Jehagir Mahal within the palace-fort complex
away, is, what we felt, the most significant structure of Orchha – the Laxminarayan temple.

The first things we happened to see the next morning were a couple of shikhars (kind of spires) of two cenotaphs through the big, wide glazed windows of the restaurant of Betwa Retreat. Looking like temples and frightfully impressive, they promptly drew us towards them. They are all in a cluster by the bank of Betwa, and are, indeed, built like temples with a square garbhagriha (sanctum) and temple-like shikhars. They look even more beautiful from across the waters of Betwa – several shikhars piercing the
Interesting brackets inside Jehangir Mahal
skies. Only the one of Bir Singh Deo is unlike all of them, built more like a palace. Building chhatries, one might add, has been a tradition in central India and Rajasthan. In Gwalior the Scindias have been building their own chhatries even till today.

Inevitably, next on the itinerary was the palace-fort or the heritage complex. So we headed towards that and crossed the Athpula Bridge. After passing through the massive gates we climbed scores of feet through a well-maintained winding road on an escarpment to land up in front of the tourists’ entrance of Jehangir Mahal. Right in front was the Sheesh Mahal and on the left, far into the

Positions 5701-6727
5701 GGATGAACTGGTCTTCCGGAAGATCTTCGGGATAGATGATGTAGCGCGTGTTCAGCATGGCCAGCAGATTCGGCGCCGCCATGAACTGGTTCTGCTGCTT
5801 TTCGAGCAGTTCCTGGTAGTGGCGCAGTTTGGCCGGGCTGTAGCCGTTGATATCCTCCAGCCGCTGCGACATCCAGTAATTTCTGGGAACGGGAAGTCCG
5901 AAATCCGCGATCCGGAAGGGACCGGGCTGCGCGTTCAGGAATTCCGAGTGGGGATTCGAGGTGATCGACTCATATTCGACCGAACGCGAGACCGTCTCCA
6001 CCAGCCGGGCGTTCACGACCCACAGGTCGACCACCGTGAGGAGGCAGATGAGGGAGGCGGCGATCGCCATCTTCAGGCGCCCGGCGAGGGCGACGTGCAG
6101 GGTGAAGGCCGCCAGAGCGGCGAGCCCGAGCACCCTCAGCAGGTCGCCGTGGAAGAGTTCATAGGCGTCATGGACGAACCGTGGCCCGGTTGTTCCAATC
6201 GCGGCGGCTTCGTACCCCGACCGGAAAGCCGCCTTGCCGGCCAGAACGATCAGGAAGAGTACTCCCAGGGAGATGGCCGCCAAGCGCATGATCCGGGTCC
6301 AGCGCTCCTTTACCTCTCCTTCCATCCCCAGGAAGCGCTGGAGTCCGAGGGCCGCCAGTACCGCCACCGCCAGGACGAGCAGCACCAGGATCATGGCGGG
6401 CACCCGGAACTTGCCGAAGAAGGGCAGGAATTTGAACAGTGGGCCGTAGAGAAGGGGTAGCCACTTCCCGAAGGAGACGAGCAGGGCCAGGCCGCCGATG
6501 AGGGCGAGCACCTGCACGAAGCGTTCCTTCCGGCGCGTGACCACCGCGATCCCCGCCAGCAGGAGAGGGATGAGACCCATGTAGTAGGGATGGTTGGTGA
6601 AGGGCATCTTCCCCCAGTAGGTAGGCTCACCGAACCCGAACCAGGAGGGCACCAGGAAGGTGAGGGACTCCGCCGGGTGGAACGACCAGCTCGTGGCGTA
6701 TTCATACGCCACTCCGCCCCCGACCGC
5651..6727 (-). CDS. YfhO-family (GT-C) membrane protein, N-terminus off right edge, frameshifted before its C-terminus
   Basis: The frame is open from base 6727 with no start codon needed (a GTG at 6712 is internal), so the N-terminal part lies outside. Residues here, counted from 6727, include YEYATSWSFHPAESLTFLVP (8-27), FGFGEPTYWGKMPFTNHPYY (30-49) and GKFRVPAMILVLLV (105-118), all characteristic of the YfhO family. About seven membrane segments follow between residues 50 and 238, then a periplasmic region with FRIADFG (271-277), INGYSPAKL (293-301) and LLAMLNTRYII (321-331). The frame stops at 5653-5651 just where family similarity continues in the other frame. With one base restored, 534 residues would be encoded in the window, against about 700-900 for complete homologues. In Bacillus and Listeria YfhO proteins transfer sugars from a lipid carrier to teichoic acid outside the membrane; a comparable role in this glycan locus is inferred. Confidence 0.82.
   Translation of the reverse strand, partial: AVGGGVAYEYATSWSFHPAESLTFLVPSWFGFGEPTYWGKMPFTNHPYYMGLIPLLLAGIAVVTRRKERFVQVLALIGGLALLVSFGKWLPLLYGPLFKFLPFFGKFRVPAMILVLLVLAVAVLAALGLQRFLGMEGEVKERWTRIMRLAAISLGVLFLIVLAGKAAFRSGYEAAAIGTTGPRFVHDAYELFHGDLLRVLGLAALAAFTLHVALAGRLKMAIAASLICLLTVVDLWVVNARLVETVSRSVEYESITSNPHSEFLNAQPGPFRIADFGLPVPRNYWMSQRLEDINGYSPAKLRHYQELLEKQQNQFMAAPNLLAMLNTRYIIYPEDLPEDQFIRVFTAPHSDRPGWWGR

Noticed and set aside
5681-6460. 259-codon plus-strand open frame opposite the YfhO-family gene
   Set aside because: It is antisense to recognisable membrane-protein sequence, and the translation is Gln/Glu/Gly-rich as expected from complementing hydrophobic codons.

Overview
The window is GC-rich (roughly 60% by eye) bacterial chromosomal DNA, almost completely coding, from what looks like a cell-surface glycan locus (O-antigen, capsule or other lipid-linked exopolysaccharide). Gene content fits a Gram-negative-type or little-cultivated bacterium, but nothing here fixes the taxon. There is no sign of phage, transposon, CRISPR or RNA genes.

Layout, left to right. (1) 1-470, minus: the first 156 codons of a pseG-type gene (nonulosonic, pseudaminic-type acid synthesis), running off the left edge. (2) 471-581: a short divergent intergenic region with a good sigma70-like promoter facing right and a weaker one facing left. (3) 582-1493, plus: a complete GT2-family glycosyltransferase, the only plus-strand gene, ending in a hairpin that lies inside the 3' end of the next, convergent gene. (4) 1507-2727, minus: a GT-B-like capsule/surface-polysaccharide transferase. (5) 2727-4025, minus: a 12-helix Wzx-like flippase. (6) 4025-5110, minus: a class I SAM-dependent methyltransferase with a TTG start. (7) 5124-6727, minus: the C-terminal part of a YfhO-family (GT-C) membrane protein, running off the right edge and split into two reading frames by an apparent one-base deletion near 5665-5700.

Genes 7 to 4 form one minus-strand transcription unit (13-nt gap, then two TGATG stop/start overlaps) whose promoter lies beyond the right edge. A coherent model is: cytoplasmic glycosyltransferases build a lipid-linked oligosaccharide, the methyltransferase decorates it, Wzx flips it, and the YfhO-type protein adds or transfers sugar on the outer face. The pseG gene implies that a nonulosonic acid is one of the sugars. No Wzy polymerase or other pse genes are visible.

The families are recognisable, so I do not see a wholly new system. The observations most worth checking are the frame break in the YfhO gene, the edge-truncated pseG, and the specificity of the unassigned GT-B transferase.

Dome of Jehangir Mahal
distance, the shikhar of Laxminarayan temple was pointed out to us.

Jehangir Mahal (Jehangir’s Palace) is the most admired structure in the fort-palace complex. Reputed to have been built for the Mughal Emperor Jehangir who, perhaps, never stayed in the palace, Jehangir Mahal is a construction of pretty massive proportions. Each side measuring around 70 metres, the palace is of three storeys with more than half a dozen beautifully proportioned domes. Our age and inability to negotiate the stairs prevented us from looking up all the three levels and hence we were deprived of not only the delectable view of the surrounding countryside littered with remains of the bygone era but also the original inscriptions on stone slabs on the third floor depicting Bir Singh’s name and dates of the building. The architectural
Laxminarayan temple